Saturday, July 13, 2013

The Slow Pace of Baseball

Exhibition game at Denver's Mile High Stadium, 1987

Friday's WSJ had a point-counterpoint on the slow pace of baseball, determining that during a 178-minute game, only 18 minutes are devoted to actual action. But the second article, the counterpoint, was much more inspired and resonant to a true baseball fan, especially as it accurately attributes excitement to the inherent tension of the game:

All that waiting, though, is caused by and allows for the two best things about baseball: It is a game of incredible precision, and it is the one game you really don't have to pay any more attention to than you would like.

The first is just a matter of distances. The spaces where the actions take place in baseball—the strike zone, the few feet on either side of a fielder—are so constricted, and laid on such a large and sparsely populated field, that it is miraculous anyone can do anything in them at all. Asking a ballplayer to hurry up is like tapping a safecracker on the shoulder and pointing at your watch.

The second, though, is more important, and really what makes baseball so rewarding.

If you watch a lot of different sports, you know that the tension in an event is directly proportionate to how often it happens. A good boxing match with a couple of fighters you care about is totally absorbing partly because they only fight a few times per year; football is so captivating partly because it is played once a week for a few months in the fall and early winter.

The tension and release in that kind of sport is exhilarating, and exhausting. It demands total concentration, and it works your nerves. It can leave you a wreck, if you care enough.

Baseball, because of all its much-decried dead time, isn't like that at all. You get your ticket, and you take your seat. You spend a half inning making out your scorecard and chatting with your neighbors. You watch for a bit and think you would like a beer. The line is probably long, but you are also probably not going to miss much. And if it seems as though you might, you will be able to tell from the sound of the crowd.

When you get back to your seat, you talk to a friend. You get caught up in what you are talking about, and notice there are runners on second and third and one out. The pitcher is laboring. Is he tipping his pitches? No, you note, suddenly seized with the kind of concentration a boxing fan brings to a big title fight, but his curve isn't working. He knows it; he has gone to his slider, and the inning is over. Back to the conversation. Soon it is time for another beer.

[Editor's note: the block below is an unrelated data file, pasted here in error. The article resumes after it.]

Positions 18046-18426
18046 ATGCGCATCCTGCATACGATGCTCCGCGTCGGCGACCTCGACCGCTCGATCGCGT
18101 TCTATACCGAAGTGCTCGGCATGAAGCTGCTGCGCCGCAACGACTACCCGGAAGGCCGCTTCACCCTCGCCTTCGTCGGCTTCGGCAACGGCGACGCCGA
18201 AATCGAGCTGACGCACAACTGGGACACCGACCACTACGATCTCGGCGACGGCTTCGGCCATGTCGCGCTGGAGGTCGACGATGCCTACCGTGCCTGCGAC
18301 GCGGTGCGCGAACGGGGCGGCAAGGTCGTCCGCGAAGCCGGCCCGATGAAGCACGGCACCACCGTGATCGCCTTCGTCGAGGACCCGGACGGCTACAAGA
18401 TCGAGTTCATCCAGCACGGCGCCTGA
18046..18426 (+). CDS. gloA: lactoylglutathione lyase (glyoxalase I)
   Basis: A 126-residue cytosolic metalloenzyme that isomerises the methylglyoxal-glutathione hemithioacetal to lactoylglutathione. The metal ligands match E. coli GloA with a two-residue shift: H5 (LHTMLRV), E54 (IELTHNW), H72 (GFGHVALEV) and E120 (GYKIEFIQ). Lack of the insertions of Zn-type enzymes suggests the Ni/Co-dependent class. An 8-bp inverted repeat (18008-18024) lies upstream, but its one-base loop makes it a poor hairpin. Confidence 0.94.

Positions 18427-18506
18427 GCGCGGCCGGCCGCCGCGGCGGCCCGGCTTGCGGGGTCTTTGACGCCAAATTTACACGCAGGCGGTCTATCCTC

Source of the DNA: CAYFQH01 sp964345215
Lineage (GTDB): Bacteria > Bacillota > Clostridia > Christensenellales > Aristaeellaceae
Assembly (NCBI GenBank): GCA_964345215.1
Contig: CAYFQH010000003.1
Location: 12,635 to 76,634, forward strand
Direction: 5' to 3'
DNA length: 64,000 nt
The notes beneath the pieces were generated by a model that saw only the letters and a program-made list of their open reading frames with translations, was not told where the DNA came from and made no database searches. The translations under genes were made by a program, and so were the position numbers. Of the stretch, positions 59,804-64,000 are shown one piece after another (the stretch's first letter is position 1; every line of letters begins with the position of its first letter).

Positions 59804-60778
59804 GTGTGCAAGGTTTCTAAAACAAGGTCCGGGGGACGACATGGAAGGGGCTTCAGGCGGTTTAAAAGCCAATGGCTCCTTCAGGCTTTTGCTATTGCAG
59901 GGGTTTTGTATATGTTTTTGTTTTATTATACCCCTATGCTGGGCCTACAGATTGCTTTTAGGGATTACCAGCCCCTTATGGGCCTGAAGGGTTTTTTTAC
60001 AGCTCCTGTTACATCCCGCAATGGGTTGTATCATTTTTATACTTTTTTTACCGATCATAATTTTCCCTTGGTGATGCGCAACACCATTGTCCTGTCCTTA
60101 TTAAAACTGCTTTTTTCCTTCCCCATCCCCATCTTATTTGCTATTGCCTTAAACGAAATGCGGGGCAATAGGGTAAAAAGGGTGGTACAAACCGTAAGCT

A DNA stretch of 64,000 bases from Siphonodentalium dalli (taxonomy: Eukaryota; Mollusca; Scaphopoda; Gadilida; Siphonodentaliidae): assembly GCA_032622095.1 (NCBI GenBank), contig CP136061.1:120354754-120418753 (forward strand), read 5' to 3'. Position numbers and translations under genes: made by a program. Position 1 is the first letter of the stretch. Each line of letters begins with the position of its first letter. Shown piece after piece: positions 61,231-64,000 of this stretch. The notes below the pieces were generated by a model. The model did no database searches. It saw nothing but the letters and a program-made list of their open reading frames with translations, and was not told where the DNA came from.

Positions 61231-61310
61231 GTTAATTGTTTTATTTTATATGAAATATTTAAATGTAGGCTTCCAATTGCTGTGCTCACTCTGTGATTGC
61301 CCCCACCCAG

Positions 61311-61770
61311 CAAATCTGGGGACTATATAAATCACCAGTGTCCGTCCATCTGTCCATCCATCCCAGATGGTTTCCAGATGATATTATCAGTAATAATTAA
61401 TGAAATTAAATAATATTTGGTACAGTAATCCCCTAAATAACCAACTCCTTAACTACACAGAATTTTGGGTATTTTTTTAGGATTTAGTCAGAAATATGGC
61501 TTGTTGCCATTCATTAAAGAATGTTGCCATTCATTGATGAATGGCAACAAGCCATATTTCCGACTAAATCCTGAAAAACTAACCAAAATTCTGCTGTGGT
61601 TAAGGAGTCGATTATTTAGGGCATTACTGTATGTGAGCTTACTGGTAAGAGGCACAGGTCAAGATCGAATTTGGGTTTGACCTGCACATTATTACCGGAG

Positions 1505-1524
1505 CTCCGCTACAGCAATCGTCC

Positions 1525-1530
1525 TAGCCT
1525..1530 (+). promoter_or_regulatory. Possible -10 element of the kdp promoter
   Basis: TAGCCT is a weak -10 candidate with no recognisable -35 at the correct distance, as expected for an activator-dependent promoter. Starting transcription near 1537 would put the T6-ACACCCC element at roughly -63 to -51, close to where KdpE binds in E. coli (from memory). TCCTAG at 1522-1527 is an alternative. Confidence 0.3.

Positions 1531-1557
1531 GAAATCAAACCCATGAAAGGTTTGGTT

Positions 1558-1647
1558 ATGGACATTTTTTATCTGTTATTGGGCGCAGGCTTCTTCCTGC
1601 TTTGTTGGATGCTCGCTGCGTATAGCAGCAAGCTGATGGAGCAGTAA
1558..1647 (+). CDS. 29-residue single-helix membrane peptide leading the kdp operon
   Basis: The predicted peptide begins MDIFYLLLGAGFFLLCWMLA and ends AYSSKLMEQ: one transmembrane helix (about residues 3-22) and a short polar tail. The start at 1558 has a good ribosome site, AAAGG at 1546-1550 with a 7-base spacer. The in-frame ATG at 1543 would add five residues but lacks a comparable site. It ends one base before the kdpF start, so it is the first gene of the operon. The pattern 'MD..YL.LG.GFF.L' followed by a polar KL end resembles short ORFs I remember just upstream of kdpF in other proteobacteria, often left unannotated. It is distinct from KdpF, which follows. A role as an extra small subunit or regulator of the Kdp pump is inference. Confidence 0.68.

It can be a slow game, but it doesn't demand anything more of you than you want to give. It doesn't need your fixation, and often doesn't need your attention, though it will reward as much as you want to pay it. It doesn't lose much if you ignore it. It is what you watch while life is going on. All that time when nothing happens is what makes it everything a sport should be.

photo: Denver Post / Getty Images


Dusty Baker said...

Just pulling this from the cobwebs in the corner of my so-called brain, but wasn't there a similar analysis done of NFL where there were precious few moments of live play that occur in the average pro football game?

Dusty Baker said...

Oh yeah.

Steve Sax said...

Wow, and it's only 11 minutes of play in a football game, relative to a baseball game's 18 minutes.

Now let's figure out the cost of a ticket per minute of action. Hmmmmmmm?

Fred's Brim said...

"It can leave you a wreck, if you care enough."
Even though it's baseball, the Dodgers have left me in a wreck on numerous occasions, and not just during playoff failures. Maybe I care too much

Dusty Baker said...

And look at average game time for each, divided by actual playing time.

Either's all about the adverts with a little bread and circus thrown in.